adaptive radiation


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adaptive radiation,

in biology, the evolution of an ancestral species, which was adapted to a particular way of life, into many diverse species, each adapted to a different habitat. Adaptive radiation has occurred in the evolution of many groups of organisms, and is clearly illustrated by Hawaiian honey-creepers. Another example is shown in Darwin's finchesDarwin's finches
or Galapagos finches
, species of small perching birds, constituting the subfamily Geospizinae of the tanager family. Not related to the true finches, this group of at least fifteen species is confined to the Galápagos Islands, except for a
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, at least 15 species of small land birds of the Galápagos Islands and Cocos Island. All of Darwin's finches derive from a single species of ground-dwelling, seed-eating finch that probably emigrated from the South American mainland. Because the environmental niches, or habitats, were unoccupied on the isolated islands, the ancestral stock was able to differentiate into diverse species; several species are ground-dwelling seedeaters, others live on cactus plants or trees and are seedeaters or insecteaters. See also competitioncompetition,
in biology, relationship between members of the same or different species in which individuals are adversely affected by those having the same living requirements, such as food or space. Intraspecific competition, i.e.
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.

Adaptive Radiation

 

the formation of diverse organismic forms within the limits of a species or a group of related species. The term was proposed by the American scientist H. Osborn in 1915, although the idea had already been advanced by C. Darwin, who employed the term “divergence.” Adaptive radiation is fundamental to all forms of adaptogenesis and is the result of the acquisition by organisms of special accommodations—adaptations and penetrations into new adaptive zones. The main origin of adaptive radiation is found in intraspecies processes such as genetic diversity of species populations, differentiation of the species into geographical and ecological races as a result of enlargement of the territory under favorable conditions, and intraspecies contradictions.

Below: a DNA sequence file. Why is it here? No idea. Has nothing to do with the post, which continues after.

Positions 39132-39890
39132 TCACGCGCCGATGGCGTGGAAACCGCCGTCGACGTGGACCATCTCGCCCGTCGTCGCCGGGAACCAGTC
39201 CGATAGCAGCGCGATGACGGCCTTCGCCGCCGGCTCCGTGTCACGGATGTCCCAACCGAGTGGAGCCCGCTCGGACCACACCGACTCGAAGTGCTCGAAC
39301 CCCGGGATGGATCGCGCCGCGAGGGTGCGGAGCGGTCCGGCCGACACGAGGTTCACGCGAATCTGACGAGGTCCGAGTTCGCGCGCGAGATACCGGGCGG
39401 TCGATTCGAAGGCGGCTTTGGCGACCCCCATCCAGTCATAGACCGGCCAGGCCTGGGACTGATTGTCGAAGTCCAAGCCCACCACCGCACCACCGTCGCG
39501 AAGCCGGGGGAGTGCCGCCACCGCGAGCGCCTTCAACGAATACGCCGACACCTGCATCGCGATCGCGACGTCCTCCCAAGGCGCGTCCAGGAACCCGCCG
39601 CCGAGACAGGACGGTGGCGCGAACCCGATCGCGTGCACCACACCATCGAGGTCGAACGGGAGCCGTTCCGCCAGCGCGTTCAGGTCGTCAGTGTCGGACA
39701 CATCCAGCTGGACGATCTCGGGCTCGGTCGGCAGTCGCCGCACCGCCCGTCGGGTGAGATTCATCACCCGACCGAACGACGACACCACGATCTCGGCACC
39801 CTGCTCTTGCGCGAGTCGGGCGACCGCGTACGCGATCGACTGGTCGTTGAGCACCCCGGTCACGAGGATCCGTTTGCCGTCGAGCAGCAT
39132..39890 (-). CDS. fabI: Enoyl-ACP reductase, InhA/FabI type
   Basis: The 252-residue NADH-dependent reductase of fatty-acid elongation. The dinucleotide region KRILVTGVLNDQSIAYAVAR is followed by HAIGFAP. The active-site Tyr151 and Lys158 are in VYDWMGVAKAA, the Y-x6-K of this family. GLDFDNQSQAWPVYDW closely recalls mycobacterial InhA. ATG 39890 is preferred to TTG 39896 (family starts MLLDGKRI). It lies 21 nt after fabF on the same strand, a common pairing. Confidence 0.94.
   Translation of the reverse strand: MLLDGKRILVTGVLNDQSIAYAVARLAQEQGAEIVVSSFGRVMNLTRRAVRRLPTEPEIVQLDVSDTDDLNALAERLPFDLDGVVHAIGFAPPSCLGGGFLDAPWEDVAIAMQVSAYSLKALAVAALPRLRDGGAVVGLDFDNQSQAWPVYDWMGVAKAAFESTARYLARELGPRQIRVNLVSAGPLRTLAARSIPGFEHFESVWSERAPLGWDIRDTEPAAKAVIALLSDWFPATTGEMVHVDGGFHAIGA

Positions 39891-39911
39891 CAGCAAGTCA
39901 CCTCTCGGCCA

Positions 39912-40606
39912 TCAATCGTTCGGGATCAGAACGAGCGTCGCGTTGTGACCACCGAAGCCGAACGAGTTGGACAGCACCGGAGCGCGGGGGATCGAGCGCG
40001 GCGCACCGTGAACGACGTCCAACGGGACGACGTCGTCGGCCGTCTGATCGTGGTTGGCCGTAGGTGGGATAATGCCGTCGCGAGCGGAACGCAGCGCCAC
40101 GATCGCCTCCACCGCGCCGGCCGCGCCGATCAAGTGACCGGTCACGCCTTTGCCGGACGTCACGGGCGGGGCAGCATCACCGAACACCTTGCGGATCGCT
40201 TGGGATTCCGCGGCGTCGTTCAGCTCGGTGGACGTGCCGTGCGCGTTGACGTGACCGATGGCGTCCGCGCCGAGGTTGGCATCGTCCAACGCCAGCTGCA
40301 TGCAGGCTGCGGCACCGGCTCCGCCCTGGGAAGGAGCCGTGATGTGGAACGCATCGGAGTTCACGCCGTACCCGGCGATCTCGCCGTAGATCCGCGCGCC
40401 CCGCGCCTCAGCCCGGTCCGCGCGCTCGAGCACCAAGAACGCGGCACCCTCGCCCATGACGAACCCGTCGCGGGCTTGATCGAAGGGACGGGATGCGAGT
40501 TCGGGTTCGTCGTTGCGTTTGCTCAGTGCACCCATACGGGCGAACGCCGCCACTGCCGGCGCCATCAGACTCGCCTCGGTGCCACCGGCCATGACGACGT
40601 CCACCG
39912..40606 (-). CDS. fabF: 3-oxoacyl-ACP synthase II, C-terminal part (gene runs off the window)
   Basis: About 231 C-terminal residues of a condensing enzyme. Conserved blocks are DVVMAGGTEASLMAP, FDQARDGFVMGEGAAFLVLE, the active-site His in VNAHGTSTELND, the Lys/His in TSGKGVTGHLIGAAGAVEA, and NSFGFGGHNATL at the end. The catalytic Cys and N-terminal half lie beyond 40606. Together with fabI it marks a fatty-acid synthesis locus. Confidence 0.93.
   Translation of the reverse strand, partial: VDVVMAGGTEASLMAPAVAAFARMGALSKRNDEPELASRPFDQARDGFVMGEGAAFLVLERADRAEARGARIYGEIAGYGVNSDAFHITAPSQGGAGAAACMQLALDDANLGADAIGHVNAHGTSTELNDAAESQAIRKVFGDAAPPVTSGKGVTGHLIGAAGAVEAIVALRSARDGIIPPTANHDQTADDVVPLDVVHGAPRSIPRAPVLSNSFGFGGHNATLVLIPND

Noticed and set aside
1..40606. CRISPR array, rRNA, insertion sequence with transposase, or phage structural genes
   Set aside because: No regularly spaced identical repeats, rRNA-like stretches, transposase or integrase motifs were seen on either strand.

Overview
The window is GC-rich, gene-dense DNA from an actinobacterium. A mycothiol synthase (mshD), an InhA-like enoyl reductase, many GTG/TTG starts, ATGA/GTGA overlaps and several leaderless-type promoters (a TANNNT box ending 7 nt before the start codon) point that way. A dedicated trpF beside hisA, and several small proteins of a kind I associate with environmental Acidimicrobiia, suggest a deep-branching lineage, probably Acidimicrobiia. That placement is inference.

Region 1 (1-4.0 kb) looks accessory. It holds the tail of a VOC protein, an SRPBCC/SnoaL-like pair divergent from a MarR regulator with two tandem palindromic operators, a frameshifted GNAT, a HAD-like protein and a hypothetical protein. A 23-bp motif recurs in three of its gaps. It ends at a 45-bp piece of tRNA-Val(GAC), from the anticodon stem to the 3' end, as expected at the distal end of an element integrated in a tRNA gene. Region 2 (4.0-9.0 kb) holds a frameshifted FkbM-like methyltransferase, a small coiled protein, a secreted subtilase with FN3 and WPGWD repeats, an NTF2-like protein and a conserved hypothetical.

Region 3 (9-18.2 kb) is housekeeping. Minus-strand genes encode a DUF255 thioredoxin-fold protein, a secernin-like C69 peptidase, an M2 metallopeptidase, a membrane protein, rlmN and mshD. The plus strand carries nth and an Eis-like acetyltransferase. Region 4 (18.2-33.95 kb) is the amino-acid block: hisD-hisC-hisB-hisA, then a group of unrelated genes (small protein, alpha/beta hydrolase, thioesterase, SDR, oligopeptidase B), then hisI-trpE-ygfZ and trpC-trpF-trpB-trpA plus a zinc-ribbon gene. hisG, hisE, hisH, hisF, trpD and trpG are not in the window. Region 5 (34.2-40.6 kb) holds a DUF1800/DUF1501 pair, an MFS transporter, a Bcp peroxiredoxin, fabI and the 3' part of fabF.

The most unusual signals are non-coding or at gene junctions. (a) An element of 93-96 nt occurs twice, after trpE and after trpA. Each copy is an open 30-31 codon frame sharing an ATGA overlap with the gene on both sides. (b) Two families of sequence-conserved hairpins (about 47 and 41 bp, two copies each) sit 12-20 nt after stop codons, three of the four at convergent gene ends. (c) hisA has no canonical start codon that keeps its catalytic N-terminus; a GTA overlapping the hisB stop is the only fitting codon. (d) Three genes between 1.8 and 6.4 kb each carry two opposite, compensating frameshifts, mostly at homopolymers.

The scale of adaptive radiation may differ from one case to another. Large-scale adaptive radiation is found in the evolution of amphibians, some aquatic forms of which have tails (Urodela), while strictly amphibious forms preserve the tail only in the larval stage (Anura), and a third group, the dry-land forms, have lost their legs and assumed a serpentine character (Apoda). Examples of small-scale adaptive radiation associated with the formation of geographical races are found in the cases of the Kamchatka great spotted woodpecker (Dendrocopus major Kamtschaticus ) and the Talysh lesser spotted woodpecker (Dendrocopus minor quadrifasciatus ) or in races of the ordinary spruce—Norway (Picea excelsa), Siberian (Picea obovata), and Finnish (Picea fennica).

A. V. IABLOKOV

adaptive radiation

[ə′dap·tiv ‚rād·ē′ā·shən]
(evolution)
Diversification of a dominant evolutionary group into a large number of subsidiary types adapted to more restrictive modes of life (different adaptive zones) within the range of the larger group.
References in periodicals archive ?
Experimental populations of P fluorescens SBW25 in simple microcosms have proved to be a useful model system for investigating bacterial adaptive radiation and allowed mechanistic links to be made between mutation, the Wrinkly Spreader morphotype, and WS fitness advantage.
On defining "key innovations" in an adaptive radiation: Cytochrome P450s and Papilionidae.
"Phylogeny, adaptive radiation, and historical biogeography of Bromeliaceae inferred from ndhF sequence data." Aliso 23: 3-26.
(2) Ole Seehausen, "African Cichlid Fish: A Model System in Adaptive Radiation Research," Proceedings of the Royal Society B 273 (2006): 1987-98.
The last section, Patterns of Evolution, covers convergent evolution, co-evolution, adaptive radiation, causes of mass extinctions, and other topics pertinent to New Zealand species.
They continue to provide rigorous yet accessible text on structure and function, including modes of feeding, control systems, environmental adaptations and reproduction; adaptive radiation and diversity, including the morphology, fossil history and conservation of orders and families; behavior and ecology, including spatial relations, sexual selection, parental care, mating systems, social behavior and community ecology; and special topics including parasites and their relation to disease, domestication and domesticated mammals, and conservation.
Their department offers patients IMRT, image-guided radiation therapy, stereotactic radiosurgery, proton therapy, CT simulations, adaptive radiation therapy and the newest immobilization devices.
C., "Explosive speciation at the base of the adaptive radiation of miocene grazing horses" in Nature 336 (1988): 466-68 and Larson, A., "The relation between speciation and morphological evolution" in Speciation and Its Consequences edited by D.
Adaptive radiation involves the diversification of species each adapted to exploit different ecological roles.
They're stunning examples of adaptive radiation, or different species originating from a common ancestor, says Schneider.
'More notably, however, I think it will prove to be telling evidence of the adaptive radiation of fossil ape-like creatures that included the common ancestor of modern humans and chimpanzees.'

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